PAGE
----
I found Smith's stories in the early 70s through the excellent anthologies put together by Lin Carter. Ballantine Books published three volumes, each focused on a different story cycle. I've read them all myriad times, but was disappointed that they didn't contain ALL of Smith's stories. This collection places the stories in chronological order of writing or publication. It isn't as easy to track a story cycle as a focused anthology, but this collection has ALL the stories. At least we don't have to ferret out old copies of Weird Tales magazines.

Smith wrote with a very dense elegant style. He was a true master of the English language with a very extensive vocabulary - perhaps he was a power-user of Roget's Thesaurus - who would never run long in his prose. He was also enormously inventive. His Xothique stories center on the last continent of Earth, which orbits a nearly burned-out red sun. Not a pleasant prospect, but the story lines are fabulous. "The Witchcraft of Ulua" and "Necromancy in Naat" are great exemplars of Smith's style.

His stories occasionally have a humorous or ironic passage that is so bone-dry it can only draw a chuckle from the reader in the well-constructed eeriness of the worlds he has constructed. These little surprises are one of the things that keep me coming back to re-read these stories.

I can't recommend this Collection Series highly enough. Even for readers who don't care for the macabre, Smith's stories can be a real treat; they are just that well written. The book itself is quality merchandise - nice print composition on very good paper. First-rate binding.
4 of 4 people found the following review helpful
5.0 out of 5 stars A Great Finish 21 Dec 2010
By D. Bowser - Published on Amazon.com
Format:Hardcover|Verified Purchase
I have all five of the books in the Nightshade collection, and enjoyed each. This is the final installement and I think it shows Clark Ashton Smith (CAS) at his best. The book itself is well made and feels sturdy, just like the previous four. If you look at the previous four, you will notice the price on Amazon skyrocets after Nightshade stops publishing them. Get your copy while you can.

Like the series , this collection contains a mixbag of genres, including post apocalypse, mystic fantasy, and cosmic horror. According to the publisher these stories are arranged by publication date rather than by story content. CAS's style is definately not for everyone. These tales often have morbid and fatalistic themes, even the tales with a happy ending come with a dose of salt. I reccommend this book and the collection to anyone who likes H.P. Lovecraft, C.L. Moore, Henry Kutter, Robert Bloch, and Richard Matheson.

I could review each story, but I do not want to spoil the fun.

I find the details at the end of each of the colletions to be worthwile in themselves. They offer some insights to CAS's thought process and in a few cases alternate text to the published story. I only regreat that these stories spell the end of the collection.
1 of 1 people found the following review helpful
5.0 out of 5 stars Clark Ashton Smith is an overlooked jewel from the Pulps 9 Feb 2011
By Donald Otis - Published on Amazon.com
Format:Hardcover|Verified Purchase
Clark Ashton Smith was a contemporary to and a correspondent with H. P. Lovecraft. Unlike HP, Clark Ashton was at once more varied in his writings, and less unwilling to compromise his art for profit. Clark Ashton had elderly parents to take care of, and would allow editorial changes, even those that he was actually quite opposed to.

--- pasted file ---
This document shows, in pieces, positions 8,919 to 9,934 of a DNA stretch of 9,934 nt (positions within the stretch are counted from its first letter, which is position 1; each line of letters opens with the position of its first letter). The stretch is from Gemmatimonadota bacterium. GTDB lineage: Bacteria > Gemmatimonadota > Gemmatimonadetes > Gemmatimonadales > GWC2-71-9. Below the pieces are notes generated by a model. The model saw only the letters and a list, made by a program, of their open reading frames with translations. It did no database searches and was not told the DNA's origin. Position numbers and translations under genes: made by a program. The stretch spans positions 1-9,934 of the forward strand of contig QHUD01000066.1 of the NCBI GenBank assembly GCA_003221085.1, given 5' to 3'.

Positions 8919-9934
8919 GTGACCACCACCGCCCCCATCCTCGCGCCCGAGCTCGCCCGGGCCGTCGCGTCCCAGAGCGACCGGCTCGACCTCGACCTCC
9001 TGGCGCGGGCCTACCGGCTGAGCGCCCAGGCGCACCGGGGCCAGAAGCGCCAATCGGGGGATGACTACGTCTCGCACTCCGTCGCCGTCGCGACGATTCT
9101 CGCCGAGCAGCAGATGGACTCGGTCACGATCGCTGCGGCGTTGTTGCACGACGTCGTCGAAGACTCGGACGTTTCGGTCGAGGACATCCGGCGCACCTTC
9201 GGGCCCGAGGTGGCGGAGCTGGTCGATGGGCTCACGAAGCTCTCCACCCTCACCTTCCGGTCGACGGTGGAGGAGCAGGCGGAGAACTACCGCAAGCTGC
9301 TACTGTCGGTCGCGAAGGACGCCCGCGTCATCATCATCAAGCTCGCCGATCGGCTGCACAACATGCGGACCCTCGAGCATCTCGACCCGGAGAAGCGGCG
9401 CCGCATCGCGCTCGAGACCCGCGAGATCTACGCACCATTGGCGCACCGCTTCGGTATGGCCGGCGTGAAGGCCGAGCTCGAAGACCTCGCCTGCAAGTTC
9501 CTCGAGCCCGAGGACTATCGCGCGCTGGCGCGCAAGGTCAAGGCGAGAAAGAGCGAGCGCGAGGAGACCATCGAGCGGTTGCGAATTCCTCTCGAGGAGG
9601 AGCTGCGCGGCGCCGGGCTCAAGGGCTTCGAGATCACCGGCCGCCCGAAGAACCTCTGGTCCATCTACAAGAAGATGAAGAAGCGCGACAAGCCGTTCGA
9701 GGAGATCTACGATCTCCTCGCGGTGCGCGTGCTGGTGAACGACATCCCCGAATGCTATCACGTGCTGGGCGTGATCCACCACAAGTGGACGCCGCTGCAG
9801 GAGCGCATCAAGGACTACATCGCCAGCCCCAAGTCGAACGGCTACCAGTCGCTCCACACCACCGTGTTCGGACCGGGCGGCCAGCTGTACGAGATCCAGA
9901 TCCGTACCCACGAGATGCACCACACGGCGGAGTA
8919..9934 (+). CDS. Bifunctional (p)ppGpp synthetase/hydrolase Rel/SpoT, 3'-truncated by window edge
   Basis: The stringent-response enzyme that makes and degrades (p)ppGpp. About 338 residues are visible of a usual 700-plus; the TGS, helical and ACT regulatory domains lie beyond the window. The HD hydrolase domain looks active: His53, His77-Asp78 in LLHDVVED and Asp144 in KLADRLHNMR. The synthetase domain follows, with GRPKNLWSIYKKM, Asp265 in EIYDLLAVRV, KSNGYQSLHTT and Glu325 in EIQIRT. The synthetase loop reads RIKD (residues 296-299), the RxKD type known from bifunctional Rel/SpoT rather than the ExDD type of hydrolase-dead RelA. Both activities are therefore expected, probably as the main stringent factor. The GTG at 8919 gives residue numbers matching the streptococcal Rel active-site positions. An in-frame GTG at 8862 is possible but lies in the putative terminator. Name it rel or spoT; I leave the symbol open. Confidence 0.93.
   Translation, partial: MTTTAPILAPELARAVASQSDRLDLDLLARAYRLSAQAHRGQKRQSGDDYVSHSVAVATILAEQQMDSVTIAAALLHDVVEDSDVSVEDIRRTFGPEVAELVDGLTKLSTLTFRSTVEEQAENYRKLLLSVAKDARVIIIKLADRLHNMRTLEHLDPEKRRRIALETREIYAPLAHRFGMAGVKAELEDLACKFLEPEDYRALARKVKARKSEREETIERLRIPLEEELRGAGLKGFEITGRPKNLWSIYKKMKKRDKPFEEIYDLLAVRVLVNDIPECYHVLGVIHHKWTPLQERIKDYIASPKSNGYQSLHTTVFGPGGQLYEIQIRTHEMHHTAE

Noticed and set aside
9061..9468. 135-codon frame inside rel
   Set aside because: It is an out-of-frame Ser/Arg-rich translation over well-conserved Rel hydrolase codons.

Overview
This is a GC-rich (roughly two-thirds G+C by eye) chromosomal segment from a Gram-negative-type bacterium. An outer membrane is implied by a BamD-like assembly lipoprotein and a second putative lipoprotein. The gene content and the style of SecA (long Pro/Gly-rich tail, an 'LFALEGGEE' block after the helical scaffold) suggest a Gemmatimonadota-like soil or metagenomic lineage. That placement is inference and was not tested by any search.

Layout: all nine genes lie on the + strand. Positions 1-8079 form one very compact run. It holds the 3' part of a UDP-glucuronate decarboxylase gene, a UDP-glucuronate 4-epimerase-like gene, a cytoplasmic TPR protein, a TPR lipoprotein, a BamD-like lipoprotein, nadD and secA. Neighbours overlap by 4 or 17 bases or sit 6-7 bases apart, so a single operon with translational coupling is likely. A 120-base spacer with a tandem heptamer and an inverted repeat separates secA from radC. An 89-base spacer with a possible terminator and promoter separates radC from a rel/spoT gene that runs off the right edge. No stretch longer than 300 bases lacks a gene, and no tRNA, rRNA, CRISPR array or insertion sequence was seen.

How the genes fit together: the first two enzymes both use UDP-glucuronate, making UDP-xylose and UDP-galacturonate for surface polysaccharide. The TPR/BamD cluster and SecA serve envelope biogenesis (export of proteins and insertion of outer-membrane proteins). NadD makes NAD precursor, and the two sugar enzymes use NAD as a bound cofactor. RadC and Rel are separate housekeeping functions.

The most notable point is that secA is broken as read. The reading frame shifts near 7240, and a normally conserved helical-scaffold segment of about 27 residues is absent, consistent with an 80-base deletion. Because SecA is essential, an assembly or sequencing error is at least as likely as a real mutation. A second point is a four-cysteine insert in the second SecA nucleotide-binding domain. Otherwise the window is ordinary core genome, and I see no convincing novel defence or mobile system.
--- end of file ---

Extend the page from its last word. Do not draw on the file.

The editors of this anthology series, Scott Connors and Ron Hilger, have done what is nearly impossible - gathered the most pristine versions of all of Clark Ashton's work into five volumes. These are the stories as Clark Ashton always wanted them to be told, as he had written them, as they were meant to be. And what volumes they are - well printed on a fine paper, well documented, the epitome of what Clark Ashton always wanted. Nightshade Books ([...]) are to be praised for their commitment to excellence and to the wishes of the author.

Clark Aston was a poet, and his work shows this, being closer to prose poetry than to Lovecraft's tales, even HPL's dream cycle. The horrors that are are horrors which could easily be - in a dream that you or I would forget before we awoke. Clark Ashton could bring these dreams to life, to love, to hate, to sorrow. He evokes a sense of wonder at far off places that are visible only to those to whom dreams are as real as any other experience, and not merely the rumblings of a brain on hold from the reality of the day.

You may have read Clark Ashton in other settings, but if you are a fan, you need to treat yourself to the original stories, in order, in all their glory.

The End of the Story (The Collected Fantasies of Clark Ashton Smith, Vol. 1)
The Door to Saturn (The Collected Fantasies of Clark Ashton Smith, Vol. 2)
A Vintage from Atlantis (The Collected Fantasies of Clark Ashton Smith, Vol. 3)
The Maze of the Enchanter (The Collected Fantasies of Clark Ashton Smith, Vol. 4) (v. 4)
The Last Hieroglyph (The Collected Fantasies of Clark Ashton Smith, Vol. 5) (v. 5)

This is a truly fabulous set.
3 of 4 people found the following review helpful
5.0 out of 5 stars The jewel in the crown 8 Dec 2010
By John Middleton - Published on Amazon.com
Format:Hardcover
The Last Hieroglyph has been a long time coming, but at last there is a complete 5-volume hardbound collection of Clark Ashton Smith (CAS) weird tales. Generally, I have rated these books as 4-star rather than 5, as they are expensive hardcovers, and may not be for a casual reader. But with the collection complete, 5 stars should go to this final volume. All the Night Shade collection have beautiful, atmospheric cover art, and are sturdy, quality tomes. The table of contents is up on the "look inside" section above - have a look, and taste CAS's writing style.

This volume 5 contains the last weird tales Smith wrote, from the mid 1930's to a few stories written in the early 40's - such as the charming "Theft of the thirty-nine girdles" and his disappointing final weird tale , "The Dart of Rasasfa" in the early 60's, just before his death.

Most of these stories are just a few pages long - 8-12 is about average, but some are longer and some are shorter. All of the stories have CAS's distinct voice - splendidly convoluted and superbly conveying a sense of impending doom. Each story has a few notes on its composition, and in some cases alternate versions to those published. They are largely horror stories, although the satirical "The Great God Awto" should be required reading for every young archeologist.

Apparently Night Shade plan to release an additional volume of CAS's exotic non-fantastic short stories "Tales of India and Ivory". That may well also be worth a look upon release.